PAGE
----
Our View: The new expectation of the digitally-savvy customer is all important in both B2C and B2B. Failure to assess, determine, plan, build and execute a renewed experience that maps to the new customer requirement is highly risky. That’s why Micro Focus’ Build story incorporates facilities to map, define, implement and test against all aspects of the customer experience, to maximize the success rates of newly-available apps or business services.

Challenge: Who’s doing this?

The studies also showed an ownership disparity. Some of the digital innovation is driven from the CIO’s organization (19%), some from the CMO (34%), and the newly-emerging Chief Digital office (15%) is also getting some of the funding and remit. So who’s in charge and where’s the budget, and is the solution comprehensive? These are all outstanding questions in an increasingly siloed digital workplace.

Our View: While organizationally there may be barriers, the culture of collaboration and inclusiveness can be reinforced by appropriate technology. Technology provides both visibility and insight into objectives, tasks, issues, releases and test cases, not to mention the applications themselves. This garners a stronger tie between all stakeholder groups, across a range of technology platforms, as organizations seek to deliver faster.

Challenge: Are we nimble enough?

Rapid response to new requirements hinges on how fast, and frequently, an organization can deliver new services. Fundamentally, it requires an agile approach – yet 63% saw a challenge in their organization being agile enough. Furthermore, the new DevOps paradigm is not yet the de-facto norm, much as many would want it to be.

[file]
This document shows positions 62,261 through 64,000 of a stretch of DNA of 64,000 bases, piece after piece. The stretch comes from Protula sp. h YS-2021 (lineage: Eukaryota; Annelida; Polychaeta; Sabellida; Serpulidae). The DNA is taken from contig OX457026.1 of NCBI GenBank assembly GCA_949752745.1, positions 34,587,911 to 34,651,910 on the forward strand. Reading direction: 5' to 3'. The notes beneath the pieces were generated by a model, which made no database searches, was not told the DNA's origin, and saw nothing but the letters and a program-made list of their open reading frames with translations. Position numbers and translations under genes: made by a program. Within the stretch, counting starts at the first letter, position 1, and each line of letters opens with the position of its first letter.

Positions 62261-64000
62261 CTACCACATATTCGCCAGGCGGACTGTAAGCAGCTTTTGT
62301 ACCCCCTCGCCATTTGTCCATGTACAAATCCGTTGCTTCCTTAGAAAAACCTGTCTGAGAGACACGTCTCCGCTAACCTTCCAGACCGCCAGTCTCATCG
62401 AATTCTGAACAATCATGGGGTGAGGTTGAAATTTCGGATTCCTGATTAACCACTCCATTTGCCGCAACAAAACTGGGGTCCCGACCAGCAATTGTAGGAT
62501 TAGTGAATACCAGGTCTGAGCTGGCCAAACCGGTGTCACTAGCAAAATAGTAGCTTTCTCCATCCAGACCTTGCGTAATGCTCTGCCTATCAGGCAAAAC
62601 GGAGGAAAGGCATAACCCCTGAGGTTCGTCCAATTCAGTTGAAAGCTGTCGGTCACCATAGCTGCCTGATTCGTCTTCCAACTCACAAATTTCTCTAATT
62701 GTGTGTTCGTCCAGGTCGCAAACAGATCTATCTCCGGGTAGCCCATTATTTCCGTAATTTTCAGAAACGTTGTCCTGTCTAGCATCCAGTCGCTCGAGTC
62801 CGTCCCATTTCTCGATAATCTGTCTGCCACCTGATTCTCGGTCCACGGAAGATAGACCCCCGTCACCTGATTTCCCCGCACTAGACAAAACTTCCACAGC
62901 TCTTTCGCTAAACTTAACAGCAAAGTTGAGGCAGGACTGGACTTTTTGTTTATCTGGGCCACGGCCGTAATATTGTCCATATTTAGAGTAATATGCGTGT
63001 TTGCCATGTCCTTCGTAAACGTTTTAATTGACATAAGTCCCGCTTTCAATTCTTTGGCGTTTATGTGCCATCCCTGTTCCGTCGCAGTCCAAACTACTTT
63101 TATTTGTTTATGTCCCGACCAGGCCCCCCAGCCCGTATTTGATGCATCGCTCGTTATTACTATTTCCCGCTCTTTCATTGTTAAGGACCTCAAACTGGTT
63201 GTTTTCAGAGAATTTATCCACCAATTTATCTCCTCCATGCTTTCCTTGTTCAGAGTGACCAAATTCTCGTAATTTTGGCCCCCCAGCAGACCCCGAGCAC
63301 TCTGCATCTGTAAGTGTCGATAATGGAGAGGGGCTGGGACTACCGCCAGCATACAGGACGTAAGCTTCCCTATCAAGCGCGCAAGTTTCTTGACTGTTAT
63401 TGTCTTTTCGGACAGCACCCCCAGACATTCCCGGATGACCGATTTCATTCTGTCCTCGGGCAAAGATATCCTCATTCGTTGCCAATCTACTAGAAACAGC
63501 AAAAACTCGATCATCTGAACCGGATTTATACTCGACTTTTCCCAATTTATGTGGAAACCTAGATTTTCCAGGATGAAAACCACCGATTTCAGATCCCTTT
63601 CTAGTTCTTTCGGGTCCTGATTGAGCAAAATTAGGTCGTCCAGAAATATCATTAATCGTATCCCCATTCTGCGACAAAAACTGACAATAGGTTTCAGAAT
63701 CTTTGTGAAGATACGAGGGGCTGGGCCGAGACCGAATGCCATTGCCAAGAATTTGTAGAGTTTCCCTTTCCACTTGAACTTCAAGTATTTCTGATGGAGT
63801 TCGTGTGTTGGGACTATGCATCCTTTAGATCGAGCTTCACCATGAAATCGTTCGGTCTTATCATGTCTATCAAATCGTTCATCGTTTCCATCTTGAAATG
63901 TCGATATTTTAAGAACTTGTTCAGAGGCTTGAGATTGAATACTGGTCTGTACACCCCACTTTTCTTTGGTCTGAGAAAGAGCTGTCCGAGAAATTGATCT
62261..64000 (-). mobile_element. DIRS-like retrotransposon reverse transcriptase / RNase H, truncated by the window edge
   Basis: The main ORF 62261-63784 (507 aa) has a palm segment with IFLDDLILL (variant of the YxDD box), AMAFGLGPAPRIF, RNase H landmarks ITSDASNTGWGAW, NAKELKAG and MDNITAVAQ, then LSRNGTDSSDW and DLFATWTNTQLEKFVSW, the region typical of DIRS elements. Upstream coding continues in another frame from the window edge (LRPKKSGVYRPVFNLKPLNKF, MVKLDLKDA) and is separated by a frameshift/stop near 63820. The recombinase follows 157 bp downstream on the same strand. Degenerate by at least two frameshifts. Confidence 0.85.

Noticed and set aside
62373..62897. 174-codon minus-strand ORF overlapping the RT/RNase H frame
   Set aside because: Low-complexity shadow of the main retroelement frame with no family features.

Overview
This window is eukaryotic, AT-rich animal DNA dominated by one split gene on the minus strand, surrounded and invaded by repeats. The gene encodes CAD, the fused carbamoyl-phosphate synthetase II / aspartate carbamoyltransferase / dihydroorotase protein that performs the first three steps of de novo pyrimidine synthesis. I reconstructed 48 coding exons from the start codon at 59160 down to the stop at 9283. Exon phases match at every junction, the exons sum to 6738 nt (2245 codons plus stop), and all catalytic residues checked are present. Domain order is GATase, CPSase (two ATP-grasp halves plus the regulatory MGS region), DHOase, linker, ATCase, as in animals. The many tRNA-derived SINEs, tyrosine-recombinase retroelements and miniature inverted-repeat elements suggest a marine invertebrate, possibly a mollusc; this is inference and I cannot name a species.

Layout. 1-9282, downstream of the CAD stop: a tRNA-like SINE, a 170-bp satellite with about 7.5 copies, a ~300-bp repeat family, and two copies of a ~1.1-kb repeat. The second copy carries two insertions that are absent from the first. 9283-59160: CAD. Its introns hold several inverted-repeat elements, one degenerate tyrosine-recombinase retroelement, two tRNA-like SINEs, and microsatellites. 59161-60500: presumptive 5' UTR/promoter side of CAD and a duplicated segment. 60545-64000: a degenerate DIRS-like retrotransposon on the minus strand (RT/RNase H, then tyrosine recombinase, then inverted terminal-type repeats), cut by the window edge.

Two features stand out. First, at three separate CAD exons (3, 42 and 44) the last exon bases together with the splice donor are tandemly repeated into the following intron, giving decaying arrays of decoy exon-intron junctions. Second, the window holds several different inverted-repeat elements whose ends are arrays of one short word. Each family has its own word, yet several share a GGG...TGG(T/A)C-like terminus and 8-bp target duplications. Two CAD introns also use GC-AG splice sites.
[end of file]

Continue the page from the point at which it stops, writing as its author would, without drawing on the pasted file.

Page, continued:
Our View: Some of the barriers to success with Agile and DevOps boil down to inadequate technology provision, which is easily resolved – Micro Focus’ breadth of capability up and down the DevOps tool-chain directly tackles many of the most recognized bottlenecks to adoption, from core systems appdev to agile requirements management. Meanwhile, the culture changes of improved teamwork, visibility and collaboration are further supported by open, flexible technology that ensures everyone is fully immersed in and aware of the new model.

Challenge: Who’s paying?

With over 40% reporting strong ROI results, cost effectiveness of any transformation project remains imperative. A lot of CapEx is earmarked and there needs to be an ROI. With significant bottom line savings seen by a variety of clients using its technology, Micro Focus’ approach is always to plan how such innovation will pay for itself in the shortest possible timeframe.

Bridge Old and New

IT infrastructure and how it supports an organization’s business model is no longer the glacial, lumbering machine it once could be. Business demands rapid response to change. Whether its building new customer experiences, establishing and operating new systems and devices, or ensuring clients and the corporation protect key data and access points, Micro Focus continues to invest to support today’s digital agenda.